The Bornean orangutan is an endangered species, with deforestation, palm oil plantations and hunting posing a serious threat to its continued existence.
Habitat and Distribution
The Bornean orangutan lives in tropical and subtropical moist broadleaf forests in the Bornean lowlands, as well as mountainous areas up to 1,500 metres (4,900 ft) above sea level. This species lives throughout the canopy of primary and secondary forests, and moves large distances to find trees bearing fruit.
It can be found in the two Malaysian states of Sabah and Sarawak, and three of the four Indonesian Provinces of Kalimantan. Due to habitat destruction, the species distribution is now highly patchy throughout the island; the species has become rare in the southeast of the island, as well as in the forests between the Rejang River in central Sarawak and the Padas River in western Sabah.
Behavior and Ecology
In history, orangutans ranged throughout Southeast Asia and into southern China, as well as on the island of Java and in southern Sumatra. They primarily inhabit peat swamp forests, tropical health forests, and mixed dipterocarp forests.
Bornean orangutan are more solitary than their Sumatran relatives. Two or three orangutans with overlapping territories may interact, but only for short periods of time. Although orangutans are not territorial, adult males will display threatening behaviors upon meeting other males, and only socialize with females to mate. Males are considered the most solitary of the orangutans. The Bornean orangutan has a lifespan of 35–45 years in the wild; in captivity it can live to be about 60. Orangutans are strong, intellegent creatures. For example, they swing from vines and certain orangutan groups use leaves as napkins. When an orangutan has sore muscles, they chew leaves into a mushy paste. Then, they apply this mushy paste to the sore. Mother orangutans teach baby orangutans which plants are poisonus and which plants are not.
Despite being arboreal, the Bornean orangutan travels on the ground more than its Sumatran counterpart. This may be in part because no large terrestrial predators could threaten an orangutan in Borneo. In Sumatra, orangutans must face predation by the fierce sumatran tiger.
The Bornean orangutan diet is composed of over 400 types of food, including wild figs, durians, leaves, seeds, bird eggs, flowers, honey, insects, and, to a lesser extent than the Sumatran orangutan, bark. They have also been known to consume the inner shoots of plants and vines. They get the necessary quantities of water from both fruit and from tree holes.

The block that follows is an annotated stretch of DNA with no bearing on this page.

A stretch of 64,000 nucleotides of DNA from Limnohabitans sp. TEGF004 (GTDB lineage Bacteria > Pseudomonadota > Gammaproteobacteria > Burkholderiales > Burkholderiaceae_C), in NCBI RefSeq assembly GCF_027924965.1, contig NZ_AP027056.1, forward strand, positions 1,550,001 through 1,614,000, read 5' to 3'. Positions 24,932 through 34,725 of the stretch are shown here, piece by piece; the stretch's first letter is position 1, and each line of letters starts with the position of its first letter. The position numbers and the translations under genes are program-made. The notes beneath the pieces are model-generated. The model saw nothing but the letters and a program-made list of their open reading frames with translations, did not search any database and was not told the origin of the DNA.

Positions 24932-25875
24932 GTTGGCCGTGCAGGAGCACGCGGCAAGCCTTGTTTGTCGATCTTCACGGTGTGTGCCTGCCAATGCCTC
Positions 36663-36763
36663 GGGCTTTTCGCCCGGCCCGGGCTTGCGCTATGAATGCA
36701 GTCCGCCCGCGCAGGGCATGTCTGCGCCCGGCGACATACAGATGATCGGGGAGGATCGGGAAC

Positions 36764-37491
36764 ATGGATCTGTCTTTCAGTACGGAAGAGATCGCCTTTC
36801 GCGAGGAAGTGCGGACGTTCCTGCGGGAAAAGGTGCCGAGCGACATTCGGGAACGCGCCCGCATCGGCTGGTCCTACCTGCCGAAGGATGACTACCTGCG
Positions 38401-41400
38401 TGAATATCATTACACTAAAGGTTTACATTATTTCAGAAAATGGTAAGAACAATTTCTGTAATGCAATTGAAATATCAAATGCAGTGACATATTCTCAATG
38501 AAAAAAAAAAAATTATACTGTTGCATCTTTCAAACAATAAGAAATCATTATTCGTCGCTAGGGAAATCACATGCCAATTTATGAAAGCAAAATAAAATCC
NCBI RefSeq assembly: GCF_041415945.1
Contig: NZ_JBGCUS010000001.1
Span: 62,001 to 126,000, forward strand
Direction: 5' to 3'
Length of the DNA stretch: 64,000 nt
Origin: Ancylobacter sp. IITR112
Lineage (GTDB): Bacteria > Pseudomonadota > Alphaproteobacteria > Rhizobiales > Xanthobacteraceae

Bornean orangutans have been sighted using spears to catch fish. The species has been observed using tools such as leaves to wipe off faeces, a pad of leaves for holding spiny durian fruit, a leafy branch for a bee swatter, a bunch of leafy branches held together as an "umbrella" while traveling in the rain, a single stick as backscratcher, and a branch or tree trunk as a missile. And in other regions, orangutans occasionally eat soil to get minerals that may neutralize the toxins and acids they consume in their primarily vegetarian diets. On rare occasions, orangutans will prey upon other, smaller primates, such as slow lorises.
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Females reach sexual maturity and experience their first ovulatory cycle between about six and 11 years of age, although females with more body fat may experience this at an earlier age. The estrous cycle lasts between 22 and 30 days and menopause has been reported in captive orangutans at about age 48. Females tend to give birth at about 14–15 years of age. Newborn orangutans nurse every three to four hours, and begin to take soft food from their mothers' lips by four months. During the first year of its life, the young clings to its mother's abdomen by entwining its fingers in and gripping her fur. Offspring are weaned at about four years, but this could be much longer, and soon after they start their adolescent stage of exploring, but always within sight of their mother. During this period, they will also actively seek other young orangutans to play with and travel with.
A 2011 study on female orangutans in free-ranging rehabilitation programs found that individuals that were supplemented with food resources had shorter interbirth intervals, as well as a reduced age, at first birth.